Top 5 Olde-Timey Cocktails You’ve Never Had!

Welcome back to a food Friday. Even though we aren’t dealing with food today, this list will provide perfect ideas for your weekend. Today’s list is Top Five Olde-Timey Cocktails You’ve Never Had. Most of these drinks people have heard of, but rarely order when out. I know that its always easier and always more of a sure thing and always cheaper to just order a Miller Lite at a bar, but after making this list, I am going to try every single one of these drinks!

My guest today is Anna Sturgeon. Anna was nice enough to hire me for a job out in California. She is, for some reason, a huge Cincinnati Reds fan. We here at the Top 5 don’t hold that against her because if we made a Top 5 Shortstops in baseball, Brandon Phillips would easily be on it. Anna came up with this list on her own an submitted it to me and I couldn’t have been happier to make my list to correspond. Here is what Anna has to say and her list to follow:

I credit and thank “Mad Men” for the resurgence in popularity of the classic cocktail. I know it’s hard to beat the image of pounding Jager Bombs until you throw up on your shoes, but nothing is classier than knowing a good cocktail. You might have heard of some of these, but until you experience their definitive blends, you can’t discount these classics.

5) Tom Collins – The perfect way to describe this often discussed but seldom drank cocktail is carbonated lemonade meets gin. The perfect summer cocktail, it is both fizzy, sweet and stiff. The name of the drink is a little more than convoluted and I’m sure back in the days before Netflix and Pinterest were available to distract the masses, people thought it was a total gas to name a cocktail after a prank that wouldn’t even stand up to Punk’d criticisms. Back in the late 1800’s people would begin a conversation saying that Tom Collins, a cheeky bastard, has started a rumor about them, and urge the rumored to seek Tom Collins out. After a flurry of searching, the teller of the tale would laugh at the gullible mark, who would feel foolish. Yeah, I don’t know what that has to do with gin.

Plus, what’s not to love about a cocktail recipe that instructs you to drink it while it is “lively”

Jerry Thomas’ Tom Collins Gin (1876)
(Use large bar-glass.)

-Take 5 or 6 dashes of gum syrup.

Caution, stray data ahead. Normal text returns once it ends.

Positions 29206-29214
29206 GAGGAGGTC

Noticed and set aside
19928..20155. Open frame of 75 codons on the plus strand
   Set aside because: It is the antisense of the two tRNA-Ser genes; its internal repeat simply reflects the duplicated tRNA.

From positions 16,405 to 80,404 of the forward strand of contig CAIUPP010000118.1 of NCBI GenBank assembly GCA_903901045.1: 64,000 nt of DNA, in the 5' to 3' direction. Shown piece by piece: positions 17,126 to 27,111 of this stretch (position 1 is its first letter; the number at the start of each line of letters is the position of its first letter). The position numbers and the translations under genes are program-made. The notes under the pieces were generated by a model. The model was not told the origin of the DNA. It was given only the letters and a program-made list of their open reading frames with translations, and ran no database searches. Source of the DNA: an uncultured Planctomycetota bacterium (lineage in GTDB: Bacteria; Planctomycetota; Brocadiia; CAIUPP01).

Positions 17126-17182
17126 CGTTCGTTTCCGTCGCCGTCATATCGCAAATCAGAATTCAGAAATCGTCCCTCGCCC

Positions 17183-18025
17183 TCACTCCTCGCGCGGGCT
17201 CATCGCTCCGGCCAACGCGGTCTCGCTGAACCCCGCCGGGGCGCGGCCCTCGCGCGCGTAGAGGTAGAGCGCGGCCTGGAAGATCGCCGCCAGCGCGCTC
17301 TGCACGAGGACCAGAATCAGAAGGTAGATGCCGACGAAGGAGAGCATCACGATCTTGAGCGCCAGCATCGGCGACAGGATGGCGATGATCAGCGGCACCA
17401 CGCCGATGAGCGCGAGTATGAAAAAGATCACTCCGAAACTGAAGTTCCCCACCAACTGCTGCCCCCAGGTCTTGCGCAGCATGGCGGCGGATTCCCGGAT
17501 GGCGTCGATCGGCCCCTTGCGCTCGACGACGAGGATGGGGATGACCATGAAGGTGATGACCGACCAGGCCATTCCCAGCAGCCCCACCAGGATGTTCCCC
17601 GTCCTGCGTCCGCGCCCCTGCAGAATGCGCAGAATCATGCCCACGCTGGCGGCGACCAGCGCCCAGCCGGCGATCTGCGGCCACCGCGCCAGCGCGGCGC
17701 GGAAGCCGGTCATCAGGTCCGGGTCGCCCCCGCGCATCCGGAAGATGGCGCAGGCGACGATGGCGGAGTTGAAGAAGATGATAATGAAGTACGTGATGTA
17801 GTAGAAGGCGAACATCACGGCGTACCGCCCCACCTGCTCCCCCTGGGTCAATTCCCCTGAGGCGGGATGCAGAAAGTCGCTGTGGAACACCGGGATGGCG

-Juice of a small lemon.

-1 large wine-glass of gin.

-2 or 3 lumps of ice;

Shake up well and strain into a large bar-glass. Fill up the glass with plain soda water and drink while it is lively

Tom Collins

4) The Old-Fashioned – The name itself oozes old cocktail charm. The mixture of delicious bourbon, whiskey or brandy (bourbon is really the only way to go) is cited as the originating the term “cocktail,” an 1806 newspaper wrote that it was a “potent concoction of spirits, bitters, water and sugar.”  Don Draper’s cocktail of choice, it is not for the faint of heart, the bitters are a tough hang and the super-sweet of the maraschino cherry can be overwhelming. But a perfectly made Old-Fashioned can be perfection in a glass.

Old Fashion (1903 recipe)

Use old-fashioned cocktail glass. Sugar, 1 lump. Seltzer, 1 dash, and crush sugar with muddler. Ice, one square piece. Orange bitters, 1 dash. Angostura bitters, 1 dash. Lemon peel, 1 piece. Whiskey, 1 jigger. Stir gently and serve with spoon.

Don Draper with an Old Fashioned.

3) Singapore Sling – Fresh pineapple juice, Cherry Heering (so old fashioned you’ve probably never heard of it), Benedictine (ditto), and gin. The perfect summer cocktail, it’s creamy to the point that people often thing there is a dairy component added, similar to a Pina Colada. Invented sometime before 1915 by Ngiam Tong Boon, a bartender working at the Victorian hotel Raffles Hotel Singapore, it has become the signature drink of the hotel and quickly became a shadow of its former self with pre-mixed juices but the resurgence of old time cocktails has allowed this former glory to shine again.